The #1 predictor of divorce – and how to eliminate it from your relationship

What’s the #1 predictor of divorce and how can you eliminate it from your relationship?

If you had to guess, what comes to mind? Lifestyle or temperamental differences? Inability to work through conflicts? Poor communication?

In research by the Gottmans, they found that poor communication is the #1 predictor of divorce – but more specifically, a certain type of poor communication:


Contempt is when you put your partner down. You speak to them like you’re superior to them. Contempt can be verbal but it can also be expressed in body language, like eye rolling or sneering. Sarcastically mocking your partner is contempt. Blaming your partner for all the problems in the relationship and taking no responsibility for your own part at all is contempt. 

When the Gottmans studied newlyweds, the presence of contempt in their communication was most strongly correlated with eventual divorce.

But the research gets even more interesting. If you’re contemptuous towards your partner, they are more likely to get physically, mentally and emotionally sick. That’s right: they’re more likely to come down with a disease. The stress of being treated with contempt actually decreases immune response.

Are you contemptuous towards your partner? Play back your internal video of a recent argument you had. Review what you said to your partner and how you said it. 

If you’re concerned you might struggle with a contemptuous attitude towards your partner, this is something you can change if you’re willing. Here’s how.

  1. Create a culture of appreciation.

    Practice noticing small things your partner does that you like or appreciate. Let your partner know that you’re noticing. Thank them. Express affection. This is called having a “positive habit of mind.” In the negative habit of mind, you only see what’s negative and discount the positive things your partner does. When you’re in that state of mind you’re more likely to become contemptuous. So, remember, the antidote: appreciate.

  2. Express your thoughts and feelings in words rather than acting on them.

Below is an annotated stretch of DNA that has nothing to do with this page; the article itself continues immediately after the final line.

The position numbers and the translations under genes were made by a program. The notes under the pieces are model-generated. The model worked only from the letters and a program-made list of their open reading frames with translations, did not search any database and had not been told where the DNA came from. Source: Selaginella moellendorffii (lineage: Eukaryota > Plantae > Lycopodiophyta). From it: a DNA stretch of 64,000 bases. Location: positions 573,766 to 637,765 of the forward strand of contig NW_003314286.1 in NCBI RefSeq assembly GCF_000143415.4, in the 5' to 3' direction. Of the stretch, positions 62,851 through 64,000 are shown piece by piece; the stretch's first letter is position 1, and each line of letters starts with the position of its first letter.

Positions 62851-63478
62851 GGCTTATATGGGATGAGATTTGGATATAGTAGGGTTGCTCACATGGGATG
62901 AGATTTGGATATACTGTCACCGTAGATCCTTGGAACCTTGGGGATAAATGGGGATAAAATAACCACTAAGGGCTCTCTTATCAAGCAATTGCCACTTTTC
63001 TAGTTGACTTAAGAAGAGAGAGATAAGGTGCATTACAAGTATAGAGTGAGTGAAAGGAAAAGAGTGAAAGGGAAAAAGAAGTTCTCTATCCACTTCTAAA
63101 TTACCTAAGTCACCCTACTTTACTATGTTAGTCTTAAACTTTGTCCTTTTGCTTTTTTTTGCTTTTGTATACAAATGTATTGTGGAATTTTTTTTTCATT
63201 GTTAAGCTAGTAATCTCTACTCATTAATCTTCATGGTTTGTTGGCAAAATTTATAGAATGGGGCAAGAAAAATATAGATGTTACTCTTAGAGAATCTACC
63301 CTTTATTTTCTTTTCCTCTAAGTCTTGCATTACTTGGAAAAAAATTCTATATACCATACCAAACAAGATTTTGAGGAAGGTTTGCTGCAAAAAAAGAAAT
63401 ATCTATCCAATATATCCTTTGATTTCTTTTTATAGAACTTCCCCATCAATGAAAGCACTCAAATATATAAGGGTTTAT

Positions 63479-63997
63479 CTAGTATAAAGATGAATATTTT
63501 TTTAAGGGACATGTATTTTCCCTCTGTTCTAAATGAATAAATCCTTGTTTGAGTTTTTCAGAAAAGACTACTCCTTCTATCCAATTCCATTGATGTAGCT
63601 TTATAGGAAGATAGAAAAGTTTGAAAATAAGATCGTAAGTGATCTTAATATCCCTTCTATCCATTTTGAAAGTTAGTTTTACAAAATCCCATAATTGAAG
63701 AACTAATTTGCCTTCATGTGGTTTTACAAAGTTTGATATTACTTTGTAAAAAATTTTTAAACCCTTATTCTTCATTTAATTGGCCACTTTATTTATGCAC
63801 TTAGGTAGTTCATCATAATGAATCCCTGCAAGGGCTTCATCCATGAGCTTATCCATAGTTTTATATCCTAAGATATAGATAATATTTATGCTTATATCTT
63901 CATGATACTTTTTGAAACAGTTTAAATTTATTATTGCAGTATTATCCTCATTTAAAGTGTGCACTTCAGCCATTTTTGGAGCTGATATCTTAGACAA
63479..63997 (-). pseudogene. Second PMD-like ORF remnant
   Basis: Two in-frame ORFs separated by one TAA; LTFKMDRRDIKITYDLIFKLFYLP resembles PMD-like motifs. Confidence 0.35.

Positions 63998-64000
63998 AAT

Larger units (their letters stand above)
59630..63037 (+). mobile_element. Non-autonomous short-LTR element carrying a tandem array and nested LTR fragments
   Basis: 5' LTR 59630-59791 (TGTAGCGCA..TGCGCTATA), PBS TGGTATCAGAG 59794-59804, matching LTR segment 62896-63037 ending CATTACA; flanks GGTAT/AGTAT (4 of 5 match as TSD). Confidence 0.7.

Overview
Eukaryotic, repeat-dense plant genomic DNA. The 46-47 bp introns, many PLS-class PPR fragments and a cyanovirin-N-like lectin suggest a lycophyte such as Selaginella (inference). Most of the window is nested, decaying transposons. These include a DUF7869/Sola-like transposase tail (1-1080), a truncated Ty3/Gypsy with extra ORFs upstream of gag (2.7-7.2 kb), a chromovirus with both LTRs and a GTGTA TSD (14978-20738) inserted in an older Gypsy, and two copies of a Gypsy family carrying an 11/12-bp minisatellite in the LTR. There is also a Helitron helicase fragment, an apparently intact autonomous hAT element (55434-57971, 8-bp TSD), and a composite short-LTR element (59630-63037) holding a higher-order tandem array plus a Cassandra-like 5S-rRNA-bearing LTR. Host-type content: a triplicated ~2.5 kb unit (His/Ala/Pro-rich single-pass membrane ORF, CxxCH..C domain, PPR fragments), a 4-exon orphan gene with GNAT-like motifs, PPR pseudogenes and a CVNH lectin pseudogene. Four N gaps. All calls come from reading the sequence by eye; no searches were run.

Let’s say you’re furious at your partner for forgetting to do the dishes yet again. You came home to a messy kitchen and you’re overwhelmed and exhausted. Instead of sneering at your partner and putting them down for forgetting, it’s much better to just say what you’re feeling using an “I” statement. So instead of “You’re a lazy slob,” say, “I feel so angry that the kitchen is so messy. I need you to help clean it up.”

Maybe you’re on the other side – your partner gets contemptuous towards you, and it hurts. Here’s a few ideas for how to work with that.

  1. Bring it to their attention.

    Ask them to read this article, or just summarize what you learned. Talk about how contempt impacts your relationship. Sometimes just being able to recognize and name the negative communication dynamic that’s happening between you can help things start to shift. Insight can go a long way.

  2. Express your own thoughts and feelings in the moment to give your partner a chance to repair the negative interaction.

    Let’s say they come at you with some harsh words and eye rolling. You can say, “I’m hurt by how you’re talking to me right now. Can you say that in another way?” This may not have a magical effect, but it’s definitely better than being contemptuous back at them, or getting defensive.

The Gottmans research found a few other negative communication patterns that predict problems in the relationship, too, including criticism, defensiveness and stonewalling. Check back for my next blog post which will explore these in more depth.

If you and your partner want to work on your communication and strengthen your relationship, reach out for a free consultation or schedule one directly. I’d love to talk with you.